uses Maplets:-Elements;
local maplet, time1:
maplet:=Maplet( [[ Label( "Stop working now\ntime to start shutting down" ) ]] ):
ssystem(cat("sleep ", m), m + 1);
Maplets[Display](maplet);
end proc:

 

The Windows API does have a Sleep() system call, but I don't know if this is available from the command-line. One alternative for Windows users, instead of the 'sleep' system call, may be to ping the localhost, e.g., ping -n 6 127.0.0.1 > nul. Ping waits 1 second between attempts so '-n 6' produces a 5 second delay.

---

Duncan

zip doesn't give the same answer as ListTools:-Interleave because the lists L and M2 are of different length. zip's result is [L[1], M2[1], L[2], M2[2]] whereas the ListTools:-Interleave result is [L[1], M2[1], L[2], M2[2], L[3]]. If for some reason you must use zip, then zip's fourth argument can be used to introduce empty lists to the output which can then be removed.

ListTools:-Interleave(L, M2);
[[1, 1, 1, 1, 1], [0], [1, 1, 1, 1, 1], [0], [1, 1]]
zip((x,y)->(x,y), L, M2); # Using three arguments to zip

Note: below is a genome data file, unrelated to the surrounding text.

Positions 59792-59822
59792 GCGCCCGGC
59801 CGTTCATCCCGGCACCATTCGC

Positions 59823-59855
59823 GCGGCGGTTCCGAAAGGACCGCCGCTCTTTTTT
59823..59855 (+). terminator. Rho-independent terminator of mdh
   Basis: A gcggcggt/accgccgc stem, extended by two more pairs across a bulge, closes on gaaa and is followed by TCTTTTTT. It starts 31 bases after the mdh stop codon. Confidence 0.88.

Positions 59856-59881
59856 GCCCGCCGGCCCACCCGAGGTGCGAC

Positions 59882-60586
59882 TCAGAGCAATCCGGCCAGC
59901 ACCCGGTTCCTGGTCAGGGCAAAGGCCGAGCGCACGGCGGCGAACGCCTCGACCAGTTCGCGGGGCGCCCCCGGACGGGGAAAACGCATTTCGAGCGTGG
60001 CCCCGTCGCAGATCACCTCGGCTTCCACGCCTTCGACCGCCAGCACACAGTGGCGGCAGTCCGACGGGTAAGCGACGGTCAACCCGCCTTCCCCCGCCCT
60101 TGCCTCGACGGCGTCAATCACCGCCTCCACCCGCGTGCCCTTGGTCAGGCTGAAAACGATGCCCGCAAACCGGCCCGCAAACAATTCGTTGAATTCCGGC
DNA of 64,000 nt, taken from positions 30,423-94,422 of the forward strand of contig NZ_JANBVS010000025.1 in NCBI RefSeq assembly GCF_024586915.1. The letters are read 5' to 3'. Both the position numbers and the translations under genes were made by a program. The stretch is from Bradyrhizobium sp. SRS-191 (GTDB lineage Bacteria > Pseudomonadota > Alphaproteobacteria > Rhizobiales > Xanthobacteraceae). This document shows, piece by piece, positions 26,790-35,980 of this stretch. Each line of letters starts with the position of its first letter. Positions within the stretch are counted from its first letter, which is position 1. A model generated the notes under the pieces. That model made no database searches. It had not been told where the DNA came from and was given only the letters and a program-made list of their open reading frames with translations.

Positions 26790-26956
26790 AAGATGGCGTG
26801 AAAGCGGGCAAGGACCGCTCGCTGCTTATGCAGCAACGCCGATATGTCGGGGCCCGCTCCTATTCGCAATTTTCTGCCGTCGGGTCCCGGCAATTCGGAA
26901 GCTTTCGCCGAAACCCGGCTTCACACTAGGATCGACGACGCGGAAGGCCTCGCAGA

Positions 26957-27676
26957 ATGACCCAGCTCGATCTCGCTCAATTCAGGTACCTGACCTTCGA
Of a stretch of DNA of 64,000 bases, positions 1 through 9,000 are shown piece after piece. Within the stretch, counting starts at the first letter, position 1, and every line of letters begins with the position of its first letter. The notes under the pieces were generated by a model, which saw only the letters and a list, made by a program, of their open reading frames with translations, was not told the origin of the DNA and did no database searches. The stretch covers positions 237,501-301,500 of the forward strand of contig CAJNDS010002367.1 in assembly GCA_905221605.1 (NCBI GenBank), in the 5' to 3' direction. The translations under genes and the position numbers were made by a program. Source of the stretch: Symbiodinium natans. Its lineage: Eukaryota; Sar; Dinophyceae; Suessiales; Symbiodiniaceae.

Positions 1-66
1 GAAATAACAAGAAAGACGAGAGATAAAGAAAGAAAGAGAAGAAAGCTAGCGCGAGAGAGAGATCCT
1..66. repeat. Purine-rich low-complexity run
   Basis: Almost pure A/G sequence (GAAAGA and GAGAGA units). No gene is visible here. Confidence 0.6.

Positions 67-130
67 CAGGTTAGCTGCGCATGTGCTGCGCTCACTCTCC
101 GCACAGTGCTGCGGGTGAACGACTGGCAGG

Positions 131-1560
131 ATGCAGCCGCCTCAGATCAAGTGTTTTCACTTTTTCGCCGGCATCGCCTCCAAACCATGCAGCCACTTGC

[[1, 1, 1, 1, 1], [0], [1, 1, 1, 1, 1], [0]] # L[3] does not appear in the output from zip
zip((x,y)->(x,y), L, M2, []); # Using an optional fourth argument to zip
[[1, 1, 1, 1, 1], [0], [1, 1, 1, 1, 1], [0], [1, 1], []]
remove(x->x=[], %);
[[1, 1, 1, 1, 1], [0], [1, 1, 1, 1, 1], [0], [1, 1]]
 

 

---

Duncan

zip doesn't give the same answer as ListTools:-Interleave because the lists L and M2 are of different length. zip's result is [L[1], M2[1], L[2], M2[2]] whereas the ListTools:-Interleave result is [L[1], M2[1], L[2], M2[2], L[3]]. If for some reason you must use zip, then zip's fourth argument can be used to introduce empty lists to the output which can then be removed.

ListTools:-Interleave(L, M2);
[[1, 1, 1, 1, 1], [0], [1, 1, 1, 1, 1], [0], [1, 1]]
zip((x,y)->(x,y), L, M2); # Using three arguments to zip
[[1, 1, 1, 1, 1], [0], [1, 1, 1, 1, 1], [0]] # L[3] does not appear in the output from zip
zip((x,y)->(x,y), L, M2, []); # Using an optional fourth argument to zip
[[1, 1, 1, 1, 1], [0], [1, 1, 1, 1, 1], [0], [1, 1], []]
remove(x->x=[], %);
[[1, 1, 1, 1, 1], [0], [1, 1, 1, 1, 1], [0], [1, 1]]
 

 

---

Duncan

@gtavictor From the limited information you have provided, it's impossible for me to know exactly why Maple doesn't give the answer you expect, but my guess is that you may need to use unapply more than once to get the answer you expect.  In the example you gave, if x is also a function then you will need to define it as such, e.g., 

x := y -> 3*y;

If you post your longer equations I may be able to be more helpful.

1 2 3 4 Page 1 of 4